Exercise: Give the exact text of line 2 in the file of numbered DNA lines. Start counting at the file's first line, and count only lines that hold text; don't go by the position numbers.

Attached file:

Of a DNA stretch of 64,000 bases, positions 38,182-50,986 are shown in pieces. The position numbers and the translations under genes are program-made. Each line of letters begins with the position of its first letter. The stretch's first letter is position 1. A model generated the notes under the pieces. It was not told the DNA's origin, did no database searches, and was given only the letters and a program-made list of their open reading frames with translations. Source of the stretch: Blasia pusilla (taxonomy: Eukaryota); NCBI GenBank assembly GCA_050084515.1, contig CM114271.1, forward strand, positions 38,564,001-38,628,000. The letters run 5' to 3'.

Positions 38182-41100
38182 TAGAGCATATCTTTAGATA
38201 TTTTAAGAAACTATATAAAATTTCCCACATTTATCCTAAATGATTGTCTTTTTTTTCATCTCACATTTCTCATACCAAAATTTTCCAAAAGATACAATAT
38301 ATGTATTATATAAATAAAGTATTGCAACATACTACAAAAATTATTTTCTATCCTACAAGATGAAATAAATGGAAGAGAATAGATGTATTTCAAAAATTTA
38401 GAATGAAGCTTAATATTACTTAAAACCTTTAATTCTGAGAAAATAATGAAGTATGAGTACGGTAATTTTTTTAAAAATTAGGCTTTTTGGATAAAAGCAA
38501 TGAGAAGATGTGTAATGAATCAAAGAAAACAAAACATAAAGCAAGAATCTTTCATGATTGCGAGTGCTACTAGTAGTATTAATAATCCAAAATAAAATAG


Positions 38182-41100